FIG. 9 is a view showing test equipment used to measure torque ripples and the improvement degree of a power factor of a single-phase SRM driving circuit according to an exemplary embodiment of the present invention;

FIGS. 10 and 11 are graphs showing simulation values for current and voltage values at 6000 rpm in the conventional asymmetry inverter circuit and in an inverter circuit for improving a power factor according an exemplary embodiment of the present invention, respectively;

FIGS. 12 and 13 are graphs that show the waveforms of phase current and output torque in the conventional asymmetry inverter circuit and the waveforms of phase current and output torque of the high-power factor single-phase SRM driving circuit according to an exemplary embodiment of the present invention under the conditions shown in FIGS. 10 and 11;

FIGS. 14 and 15 are graphs showing simulation results of source voltage, source current, phase current, and output torque in a high-power factor single-phase SRM driving circuit employing switching topology to reduce peak torque ripples at 6000 rpm according to an exemplary embodiment of the present invention;

FIGS. 16 and 17 are graphs showing the waveforms of source voltage, source current, and phase when the switching topology at 6000 rpm according to an exemplary embodiment of the present invention is employed, and when the switching topology according to an exemplary embodiment of the present invention is not employed;

FIGS. 18 and 19 are graphs showing simulation results under an unloading condition and a rated load condition when employing switching topology at 9000 rpm according to an exemplary embodiment of the present invention;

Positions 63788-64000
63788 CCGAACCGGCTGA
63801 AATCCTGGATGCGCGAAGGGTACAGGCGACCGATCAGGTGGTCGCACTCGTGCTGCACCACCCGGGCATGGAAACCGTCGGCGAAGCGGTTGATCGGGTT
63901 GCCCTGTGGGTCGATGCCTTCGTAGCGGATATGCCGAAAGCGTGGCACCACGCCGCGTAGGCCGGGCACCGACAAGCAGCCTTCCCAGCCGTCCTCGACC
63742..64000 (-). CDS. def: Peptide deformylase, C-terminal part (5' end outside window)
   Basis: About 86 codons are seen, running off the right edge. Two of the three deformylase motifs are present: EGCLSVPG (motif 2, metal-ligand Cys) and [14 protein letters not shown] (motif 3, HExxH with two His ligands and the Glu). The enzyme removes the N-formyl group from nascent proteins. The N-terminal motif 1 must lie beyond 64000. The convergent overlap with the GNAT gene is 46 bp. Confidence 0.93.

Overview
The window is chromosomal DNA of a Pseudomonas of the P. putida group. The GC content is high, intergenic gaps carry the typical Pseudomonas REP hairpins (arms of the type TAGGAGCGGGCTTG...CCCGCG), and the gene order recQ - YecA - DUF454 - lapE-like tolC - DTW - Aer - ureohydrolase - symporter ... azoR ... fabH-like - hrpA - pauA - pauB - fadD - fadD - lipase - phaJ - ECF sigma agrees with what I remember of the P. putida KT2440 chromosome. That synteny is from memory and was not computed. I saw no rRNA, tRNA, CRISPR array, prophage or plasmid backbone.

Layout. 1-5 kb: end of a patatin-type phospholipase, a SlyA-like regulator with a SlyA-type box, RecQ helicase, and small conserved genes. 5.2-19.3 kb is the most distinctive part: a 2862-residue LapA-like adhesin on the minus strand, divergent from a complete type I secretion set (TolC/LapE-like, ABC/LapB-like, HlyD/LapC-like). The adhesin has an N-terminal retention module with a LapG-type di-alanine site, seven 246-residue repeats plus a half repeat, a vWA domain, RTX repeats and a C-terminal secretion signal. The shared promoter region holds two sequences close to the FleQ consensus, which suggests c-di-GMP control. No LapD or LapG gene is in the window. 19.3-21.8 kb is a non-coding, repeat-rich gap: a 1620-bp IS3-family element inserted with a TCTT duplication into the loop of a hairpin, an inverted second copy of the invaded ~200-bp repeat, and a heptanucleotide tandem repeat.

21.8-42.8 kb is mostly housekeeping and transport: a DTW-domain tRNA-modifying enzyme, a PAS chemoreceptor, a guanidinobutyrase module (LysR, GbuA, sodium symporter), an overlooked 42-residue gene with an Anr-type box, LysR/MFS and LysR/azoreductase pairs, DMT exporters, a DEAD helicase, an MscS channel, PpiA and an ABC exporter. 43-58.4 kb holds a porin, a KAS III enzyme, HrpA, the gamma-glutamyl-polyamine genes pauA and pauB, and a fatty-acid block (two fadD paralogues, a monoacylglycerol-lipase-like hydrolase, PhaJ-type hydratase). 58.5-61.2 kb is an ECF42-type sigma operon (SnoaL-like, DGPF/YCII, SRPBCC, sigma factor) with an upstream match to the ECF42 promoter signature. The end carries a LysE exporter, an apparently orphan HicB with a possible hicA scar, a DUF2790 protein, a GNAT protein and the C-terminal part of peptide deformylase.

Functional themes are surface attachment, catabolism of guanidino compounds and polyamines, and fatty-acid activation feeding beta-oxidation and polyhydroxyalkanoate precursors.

FIGS. 20 and 21 are graphs showing simulation results when employing the switching topology for the reduction of torque ripples for the inverter circuit for the improvement of the power factor according to the present invention and when employing the switching topology for the reduction of torque ripples for the conventional asymmetry inverter circuit; and

FIGS. 22 to 24 are graphs showing the maximum torque ripple values according to the rotational speed, an advanced angle, and the capacity of a capacitor of a single-phase SRM according to an exemplary embodiment of the present invention.

BEST MODE

The above objects, other objects, features, and advantages of the present invention will become readily apparent by reference to the following detailed description when considered in conjunction with the accompanying drawings. Hereinafter, an embodiment of the present invention will be described in detail with reference to the accompanying drawings.

FIG. 2 is a circuit diagram showing a single-phase switched reluctance motor (SRM) driving circuit according to an exemplary embodiment of the present invention.

Referring to FIG. 2, the single-phase SRM driving circuit includes an AC/DC converter which is represented as a diode rectifier 10, source voltage Vs which supplies energy to the diode rectifier 10, and an inverter circuit 20 which is connected to the diode rectifier 10 in parallel so as to temporarily store the energy from the source voltage Vs and then supply the energy to the single-phase SRM.

As shown in FIG. 2, the inverter circuit 20 includes a capacitor Cf which is connected to the diode rectifier 10, a first node N1 which is arranged between a positive terminal + of the diode rectifier 10 and the capacitor Cf, a second node N2 which is arranged between a negative terminal − of the diode rectifier 10 and the capacitor Cf, a discharge switch QF which is connected between the first node N1 and the capacitor Cf, a first phase switch QIU which is arranged between the first node N1 and the second node N2, phase winding A of the SRM, a second phase switch QID, a third node N3 which is arranged between the discharge switch QF and the capacitor Cf, a fourth node N4 which is arranged between the first phase switch QIU and the phase winding A, a fifth node N5 which is arranged between the phase winding A and the second phase switch QID, a first diode Dc which is connected to the discharge switch QF in parallel, a second diode DIU which is connected between the third node N3 and the fifth node N5, and a third diode DID which is connected between the fourth node N4 and the fifth node N5.